Hellboy and other heroes: graphic novels

HELLBOY: The Bones of Giants by Mike Mignola, Christopher Golden and Matt Smith is a sequel to the short tale King Vold (collected in The Right Hand of Doom). The professor who tried and failed to exploit Hellboy in that story is now using an ancient talisman to raise up the frost giants and other dark forces for revenge; can Hellboy stop him, even with Mjolnir fused to his stone right hand? Not A-list Hellboy but a solid but of monster-smashing fun.

Alex Ross’s FANTASTIC FOUR: Full Circle takes us back to the Lee-and-Kirby days of the strip. A man who once impersonated Ben only to die in the Negative Zone returns, but is it as a friend or an enemy? What will the FF find when they go into the Zone? This boasts glorious Alex Ross art and promising ideas but the ideas never develop into anything substantial. However it does have some funny lines (“Reed, just how many of your old classmates became deranged mad scientists?”) and I do like the use of the Negative Zone as it originally was, a nightmarish alien dimension (a few years ago, by contrast, they were building prisons there).

BANG! by Matt Kindt, Willfredo Torres and Nayoung Wilson also feels undeveloped, though more interesting. Kindt’s script is a tribute to what he considers the neo-pulp heroes of the 1980s — Michael Knight and KITT, James Bond (who’s hardly a 1980s hero, I’ll note), Jessica Fletcher and Die Hard‘s John McClane — all of whom turn out to be puppets in a Macchiavellan scheme by a writer clearly based on Philip K. Dkck. The metafictional aspects have potential but not so much I’m eager for V2.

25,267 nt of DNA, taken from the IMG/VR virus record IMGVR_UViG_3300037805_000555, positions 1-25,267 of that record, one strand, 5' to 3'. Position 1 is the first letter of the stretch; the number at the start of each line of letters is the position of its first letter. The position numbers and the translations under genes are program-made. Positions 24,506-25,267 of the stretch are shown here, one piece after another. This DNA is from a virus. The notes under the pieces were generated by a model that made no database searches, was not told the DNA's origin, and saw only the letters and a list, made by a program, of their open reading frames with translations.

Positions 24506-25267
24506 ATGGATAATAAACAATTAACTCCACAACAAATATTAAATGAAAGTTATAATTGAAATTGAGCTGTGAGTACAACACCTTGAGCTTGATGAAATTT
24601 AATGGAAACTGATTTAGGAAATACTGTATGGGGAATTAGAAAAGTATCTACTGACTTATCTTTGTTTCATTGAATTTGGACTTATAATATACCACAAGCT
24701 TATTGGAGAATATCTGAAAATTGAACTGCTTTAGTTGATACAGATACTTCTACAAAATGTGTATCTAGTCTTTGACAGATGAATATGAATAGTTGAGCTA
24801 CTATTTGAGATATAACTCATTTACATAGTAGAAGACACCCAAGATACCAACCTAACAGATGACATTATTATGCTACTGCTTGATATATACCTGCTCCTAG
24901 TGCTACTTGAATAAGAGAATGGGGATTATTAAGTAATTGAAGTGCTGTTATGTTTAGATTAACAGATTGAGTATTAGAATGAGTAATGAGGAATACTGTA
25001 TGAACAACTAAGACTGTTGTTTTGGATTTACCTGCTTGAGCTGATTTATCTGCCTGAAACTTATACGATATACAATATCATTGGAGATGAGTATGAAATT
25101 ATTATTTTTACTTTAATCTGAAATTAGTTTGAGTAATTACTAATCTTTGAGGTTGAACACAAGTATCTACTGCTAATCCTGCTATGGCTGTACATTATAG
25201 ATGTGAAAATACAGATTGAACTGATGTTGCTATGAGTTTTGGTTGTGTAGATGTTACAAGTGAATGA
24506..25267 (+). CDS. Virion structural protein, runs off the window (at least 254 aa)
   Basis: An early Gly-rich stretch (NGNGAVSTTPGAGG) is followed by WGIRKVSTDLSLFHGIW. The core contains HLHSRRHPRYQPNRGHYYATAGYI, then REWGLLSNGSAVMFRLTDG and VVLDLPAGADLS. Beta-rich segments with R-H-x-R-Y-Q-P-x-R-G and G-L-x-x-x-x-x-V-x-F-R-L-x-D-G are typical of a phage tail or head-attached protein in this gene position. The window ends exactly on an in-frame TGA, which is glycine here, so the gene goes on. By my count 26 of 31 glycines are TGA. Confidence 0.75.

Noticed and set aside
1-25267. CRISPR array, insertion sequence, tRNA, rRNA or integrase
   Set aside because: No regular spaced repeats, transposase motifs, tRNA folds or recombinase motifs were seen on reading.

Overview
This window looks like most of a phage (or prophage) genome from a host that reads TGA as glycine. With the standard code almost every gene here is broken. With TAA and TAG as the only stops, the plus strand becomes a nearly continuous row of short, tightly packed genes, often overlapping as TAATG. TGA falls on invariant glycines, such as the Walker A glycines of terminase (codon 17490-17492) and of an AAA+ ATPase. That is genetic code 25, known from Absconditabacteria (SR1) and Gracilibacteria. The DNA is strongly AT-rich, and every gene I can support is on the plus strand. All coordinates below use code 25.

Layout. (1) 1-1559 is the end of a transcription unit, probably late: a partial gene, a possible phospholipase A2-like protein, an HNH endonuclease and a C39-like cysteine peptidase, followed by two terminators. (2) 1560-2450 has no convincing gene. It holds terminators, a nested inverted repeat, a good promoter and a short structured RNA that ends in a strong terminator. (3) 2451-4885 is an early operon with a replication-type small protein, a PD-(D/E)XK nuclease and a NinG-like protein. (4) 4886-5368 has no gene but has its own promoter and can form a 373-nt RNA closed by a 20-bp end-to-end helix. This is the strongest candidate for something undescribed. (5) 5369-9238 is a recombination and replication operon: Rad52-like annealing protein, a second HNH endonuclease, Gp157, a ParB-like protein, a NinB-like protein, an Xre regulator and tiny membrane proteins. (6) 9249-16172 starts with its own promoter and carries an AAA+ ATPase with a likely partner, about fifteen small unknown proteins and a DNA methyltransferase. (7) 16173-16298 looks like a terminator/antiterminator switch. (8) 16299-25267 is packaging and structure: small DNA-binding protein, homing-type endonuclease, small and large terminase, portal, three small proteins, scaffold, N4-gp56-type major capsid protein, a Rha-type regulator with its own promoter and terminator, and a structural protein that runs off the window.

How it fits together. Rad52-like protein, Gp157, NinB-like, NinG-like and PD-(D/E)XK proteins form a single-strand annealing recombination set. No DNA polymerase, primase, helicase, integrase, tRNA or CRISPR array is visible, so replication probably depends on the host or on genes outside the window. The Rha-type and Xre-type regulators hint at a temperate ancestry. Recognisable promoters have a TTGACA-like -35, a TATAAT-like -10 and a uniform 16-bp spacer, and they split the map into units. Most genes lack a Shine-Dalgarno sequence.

Despite being based on a videogame, FABLES: The Wolf Among Us by Matthew Sturges, Dave Justus and multiple artists works very well as a prequel to the series, back in the days when the Fables still dwelled in New York, in exile from their various homelands. In the opening, Bigby Wolf stops his old foe the Woodsman from beating a woman up, only to discover the woman’s head on his doorstep soon after. Who’s responsible? How do Grendel, Bluebeard, Beauty and Ichabod Crane fit into whatever’s going on? I could have done without any reference to real witches in Salem (stories that claim the witch trials found real witches leave a sour taste in my mouth) but overall extremely fun.

While I vaguely new of a Chinese Superman debuting a few years ago, I don’t think I ever saw him until picking up NEW SUPER-MAN: Coming to America by Gene Luen Yang and Viktor Bogdanovic. Kong Kenan is China’s newest superhero, a Superman knockoff leading a team that also includes a Chinese Wonder Woman, Flash and Bat-Man (I wonder if this was inspired by a similar Chinese villain team from the late 1970s?). As Kong has little control of his powers, this seems a long shot — can martial arts teacher I Ching (yes, a reboot version of Wonder Woman’s old teacher) enable him to master his powers? And what about the mysterious disappearance of his mother? This worked much better than I expected — two thumbs up.

#SFWApro. Covers by Matt Smith (top) and Chrissie Zullo, all rights to images remain with current holders.

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